By: Verne Maree
In this regular running column, we talk about training, shoes, gadgets, nutrition, racing, hashing and more. This month, Verne Maree heads for the hills. Want the latest list of marathons and races in Singapore? Head here.
Hills are many runners’ least favourite terrain. That’s mainly because they slow you down, says Dagny Scott in her Runner’s World Complete Book of Women’s Running, but also because they hurt.
On the other hand, if you’ve been doing all your running on fairly hilly terrain like the Botanic Gardens, the pancake-flat East Coast Park can cause discomfort. That’s because you’re having to use the same muscles in the same way continuously, without the relief and variety – both physical and mental – that come from running alternately uphill and downhill.
Why bother with hills?
Long, slow runs may account for most of a distance runner’s training, and that’s how it should be. To improve as a runner and achieve your best running fitness, however, you need to be able to perform at different speeds and on varied terrain.
If you’re planning on doing a hilly race, it’s pretty obvious that you have to practise hill-running. To overcome a monster, you have to tackle it head-on. That hilly race is unlikely to be in Singapore, though, where most events are run over very flat, fast courses. (The hilliest race I’ve encountered here was the Standard Chartered half-marathon, when they moved the course to Sentosa a couple of years ago.)
But even for flat races, hill-running is the fastest way to build real strength. Even a moderate amount of hill-training will make your quadriceps and glutes stronger and tougher, as Running for Dummies co-authors, Florence “Flo-Jo” Griffith Joyner and John Hanc, point out. Your heart has to work that much harder when you run uphill, which increases your cardiovascular endurance and stamina, too.
If you’re strong on hills, you won’t have to fear any course or terrain. Knowing that is a comfort itself, and will make your runs even more enjoyable.
So, there’s plenty of reason to head for them thar hills, say once a week.
The hard way – hill repeats
This is fairly straightforward.
1. Warm up with a run of two to five kilometres.
2. Find a hill, one you can climb in between 30 seconds and a minute.
3. Run hard up the hill.
4. Jog or walk down the hill.
Afterwards, you should feel tired but invigorated; if you’re absolutely knackered, clearly you’ve done too much. As you get stronger, you can increase the number of repetitions, or challenge yourself on hills that are longer or steeper. The truly anal runner (and I’ve been one of those in the past) will keep a record of his or her times over each series of repeats, and smugly watch them improve.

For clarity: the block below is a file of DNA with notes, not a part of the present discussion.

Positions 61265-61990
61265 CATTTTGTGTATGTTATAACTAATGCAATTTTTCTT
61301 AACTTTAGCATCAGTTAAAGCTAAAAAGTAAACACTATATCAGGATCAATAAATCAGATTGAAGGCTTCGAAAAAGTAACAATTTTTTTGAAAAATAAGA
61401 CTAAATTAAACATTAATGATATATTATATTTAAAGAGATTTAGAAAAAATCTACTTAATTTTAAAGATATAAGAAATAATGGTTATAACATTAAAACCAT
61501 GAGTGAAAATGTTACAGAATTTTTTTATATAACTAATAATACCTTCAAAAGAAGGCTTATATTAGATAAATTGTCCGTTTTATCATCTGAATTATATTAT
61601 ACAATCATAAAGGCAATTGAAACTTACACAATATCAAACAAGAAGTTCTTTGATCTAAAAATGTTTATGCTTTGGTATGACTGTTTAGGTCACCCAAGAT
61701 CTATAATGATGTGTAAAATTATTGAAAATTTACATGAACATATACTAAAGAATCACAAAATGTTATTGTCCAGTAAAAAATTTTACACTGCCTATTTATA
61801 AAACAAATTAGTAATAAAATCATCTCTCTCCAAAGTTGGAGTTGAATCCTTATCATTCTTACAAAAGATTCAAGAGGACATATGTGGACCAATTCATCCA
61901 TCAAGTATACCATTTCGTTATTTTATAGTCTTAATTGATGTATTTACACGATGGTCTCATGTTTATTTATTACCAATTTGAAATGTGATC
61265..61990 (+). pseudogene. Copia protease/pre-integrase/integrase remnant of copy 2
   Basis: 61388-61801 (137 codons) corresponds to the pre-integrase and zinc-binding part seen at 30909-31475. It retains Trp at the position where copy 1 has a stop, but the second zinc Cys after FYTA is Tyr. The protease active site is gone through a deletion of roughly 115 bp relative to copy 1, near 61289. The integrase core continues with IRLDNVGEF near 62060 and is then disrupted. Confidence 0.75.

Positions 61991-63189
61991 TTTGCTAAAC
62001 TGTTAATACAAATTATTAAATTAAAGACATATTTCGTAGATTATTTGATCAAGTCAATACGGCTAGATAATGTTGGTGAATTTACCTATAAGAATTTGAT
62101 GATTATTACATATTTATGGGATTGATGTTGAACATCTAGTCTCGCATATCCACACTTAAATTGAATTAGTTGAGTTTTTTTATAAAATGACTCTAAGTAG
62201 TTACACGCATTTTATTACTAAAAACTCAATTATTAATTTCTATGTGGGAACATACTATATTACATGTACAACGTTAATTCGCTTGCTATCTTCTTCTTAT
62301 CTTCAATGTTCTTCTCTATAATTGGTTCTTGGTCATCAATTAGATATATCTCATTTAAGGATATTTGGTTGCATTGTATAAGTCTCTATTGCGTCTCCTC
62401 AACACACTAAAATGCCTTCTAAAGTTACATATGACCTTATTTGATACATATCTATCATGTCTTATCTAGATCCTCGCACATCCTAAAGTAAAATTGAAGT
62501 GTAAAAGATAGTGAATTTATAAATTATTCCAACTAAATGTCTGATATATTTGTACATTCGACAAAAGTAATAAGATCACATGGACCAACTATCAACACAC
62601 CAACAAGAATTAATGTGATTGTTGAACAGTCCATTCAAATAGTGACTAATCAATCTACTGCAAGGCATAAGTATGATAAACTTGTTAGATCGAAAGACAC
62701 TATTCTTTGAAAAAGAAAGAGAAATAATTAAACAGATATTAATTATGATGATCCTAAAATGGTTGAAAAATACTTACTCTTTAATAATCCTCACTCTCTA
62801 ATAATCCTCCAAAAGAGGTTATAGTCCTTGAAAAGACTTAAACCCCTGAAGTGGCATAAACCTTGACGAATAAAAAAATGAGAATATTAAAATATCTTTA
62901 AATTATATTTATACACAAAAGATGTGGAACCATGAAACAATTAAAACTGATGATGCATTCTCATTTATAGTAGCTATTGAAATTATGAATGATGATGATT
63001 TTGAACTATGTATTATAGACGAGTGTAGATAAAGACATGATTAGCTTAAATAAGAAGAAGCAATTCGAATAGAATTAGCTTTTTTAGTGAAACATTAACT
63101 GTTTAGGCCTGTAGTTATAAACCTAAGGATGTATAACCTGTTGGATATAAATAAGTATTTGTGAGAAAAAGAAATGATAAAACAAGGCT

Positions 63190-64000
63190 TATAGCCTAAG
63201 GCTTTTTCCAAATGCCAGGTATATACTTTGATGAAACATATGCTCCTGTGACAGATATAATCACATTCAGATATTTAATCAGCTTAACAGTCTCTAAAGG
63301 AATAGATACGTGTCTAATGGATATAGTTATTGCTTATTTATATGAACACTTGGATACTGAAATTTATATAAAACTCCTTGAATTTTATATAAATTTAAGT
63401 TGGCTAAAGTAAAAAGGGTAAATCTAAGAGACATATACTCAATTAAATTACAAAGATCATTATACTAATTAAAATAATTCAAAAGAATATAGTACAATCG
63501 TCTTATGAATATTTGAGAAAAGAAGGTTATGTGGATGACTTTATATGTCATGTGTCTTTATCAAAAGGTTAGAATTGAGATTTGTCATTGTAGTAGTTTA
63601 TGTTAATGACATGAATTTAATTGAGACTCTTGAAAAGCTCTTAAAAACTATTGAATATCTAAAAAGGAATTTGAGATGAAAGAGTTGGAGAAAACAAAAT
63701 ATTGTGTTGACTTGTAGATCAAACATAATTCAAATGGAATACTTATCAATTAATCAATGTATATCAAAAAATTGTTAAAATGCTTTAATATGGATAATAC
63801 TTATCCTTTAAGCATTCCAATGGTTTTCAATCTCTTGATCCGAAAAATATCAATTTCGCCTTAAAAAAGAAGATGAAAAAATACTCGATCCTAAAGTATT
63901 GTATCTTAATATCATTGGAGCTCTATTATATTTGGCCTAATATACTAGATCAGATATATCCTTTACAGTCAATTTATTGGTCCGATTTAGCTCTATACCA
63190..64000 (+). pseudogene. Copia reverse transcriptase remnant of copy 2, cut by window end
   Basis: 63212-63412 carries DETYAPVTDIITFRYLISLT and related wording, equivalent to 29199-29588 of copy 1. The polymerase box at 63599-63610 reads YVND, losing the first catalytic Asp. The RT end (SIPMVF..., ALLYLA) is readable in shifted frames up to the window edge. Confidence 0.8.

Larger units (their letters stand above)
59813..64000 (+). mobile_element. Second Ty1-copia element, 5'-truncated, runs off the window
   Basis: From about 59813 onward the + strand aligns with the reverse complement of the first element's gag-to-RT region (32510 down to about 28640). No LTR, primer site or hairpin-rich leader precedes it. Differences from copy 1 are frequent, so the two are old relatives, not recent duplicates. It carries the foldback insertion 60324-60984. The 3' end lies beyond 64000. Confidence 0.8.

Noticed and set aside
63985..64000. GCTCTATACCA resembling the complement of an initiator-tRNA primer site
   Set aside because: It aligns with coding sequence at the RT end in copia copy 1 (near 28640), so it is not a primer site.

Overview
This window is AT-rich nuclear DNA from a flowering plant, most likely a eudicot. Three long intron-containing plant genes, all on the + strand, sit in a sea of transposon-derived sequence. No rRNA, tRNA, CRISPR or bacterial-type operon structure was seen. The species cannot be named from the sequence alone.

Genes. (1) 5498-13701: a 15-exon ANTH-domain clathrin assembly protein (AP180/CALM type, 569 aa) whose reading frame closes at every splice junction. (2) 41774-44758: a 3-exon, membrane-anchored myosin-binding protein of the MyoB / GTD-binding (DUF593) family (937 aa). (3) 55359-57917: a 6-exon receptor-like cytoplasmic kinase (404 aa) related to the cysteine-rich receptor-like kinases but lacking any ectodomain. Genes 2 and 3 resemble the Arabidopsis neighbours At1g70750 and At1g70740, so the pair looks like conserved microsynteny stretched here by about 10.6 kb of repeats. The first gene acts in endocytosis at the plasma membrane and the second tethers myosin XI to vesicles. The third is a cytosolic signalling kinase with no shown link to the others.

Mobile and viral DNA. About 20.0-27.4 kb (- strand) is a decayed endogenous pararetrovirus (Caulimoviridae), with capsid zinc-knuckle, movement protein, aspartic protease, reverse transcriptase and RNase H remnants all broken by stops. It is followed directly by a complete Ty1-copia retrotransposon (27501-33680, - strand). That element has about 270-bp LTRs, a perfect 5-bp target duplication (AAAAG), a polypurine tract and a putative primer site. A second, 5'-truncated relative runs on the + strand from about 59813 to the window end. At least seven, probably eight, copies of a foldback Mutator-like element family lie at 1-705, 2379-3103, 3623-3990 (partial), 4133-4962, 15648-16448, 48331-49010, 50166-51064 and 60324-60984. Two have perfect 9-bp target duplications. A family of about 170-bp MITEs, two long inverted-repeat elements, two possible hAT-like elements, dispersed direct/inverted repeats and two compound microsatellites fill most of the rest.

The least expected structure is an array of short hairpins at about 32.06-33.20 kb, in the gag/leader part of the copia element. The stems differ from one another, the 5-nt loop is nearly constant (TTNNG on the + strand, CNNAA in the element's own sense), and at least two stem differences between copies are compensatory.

Feeling miserable just reading this? Happily, there is an easier way to achieve the same result.
The easier way
Find a hilly area or course, and then, after running a few kilometres to warm up, start to pick up the pace on the inclines, recovering on the declines. Though Singapore is short on suitably hilly courses*, the MacRitchie trail is perfect for this exercise. On short hills, push yourself a bit harder; on longer hills, don’t go quite so fast: the idea is to make it to the top without bursting a valve.
This way is far less draconian than regimented hill repeats, and you might even have some fun along the way.
*Why is it so hard to find hills in Singapore?*
Blame Sir Stamford Raffles and his ilk, who summarily flattened the erstwhile hills of Singapore so as to reclaim marshy swampland. Try the parks: Botanic Gardens, Fort Canning, MacRitchie and Bukit Timah (which is closing for restoration in September). Even the reclaimed East Coast, mostly flat, harbours some useful inclines: in Siglap and Opera Estate, for example.
“Shorten the stride and increase the cadence,” advises Singaporean running guru Dr Ben Tan in his book, Run for Your Life! “Lift the knees higher while driving the elbows further back. Lean further forward.”
Try to keep your shoulders, chest and hips in a straight line. Keep neck and shoulder muscles relaxed, and don’t clench your hands.
Keep your gaze slightly in front of you all the way to the top… and over. Aim for a smooth and steady pace up the hill, trying to spread your effort evenly across the entire length of the ascent.
Beginners, take care!
“Hills are like pancakes,” says John Hanc: “don’t stack too many on your plate until you have a feel for how many you can digest.”
So, build your strength up gradually by slowly adding hill running to your exercise regimen. If you’re a new runner who can jog 30 minutes or longer on a flat course, look for a course of similar length that includes three or four gradual inclines. Out of breath at the top? It’s fine to walk for a bit; but the eventual goal is to carry on with running.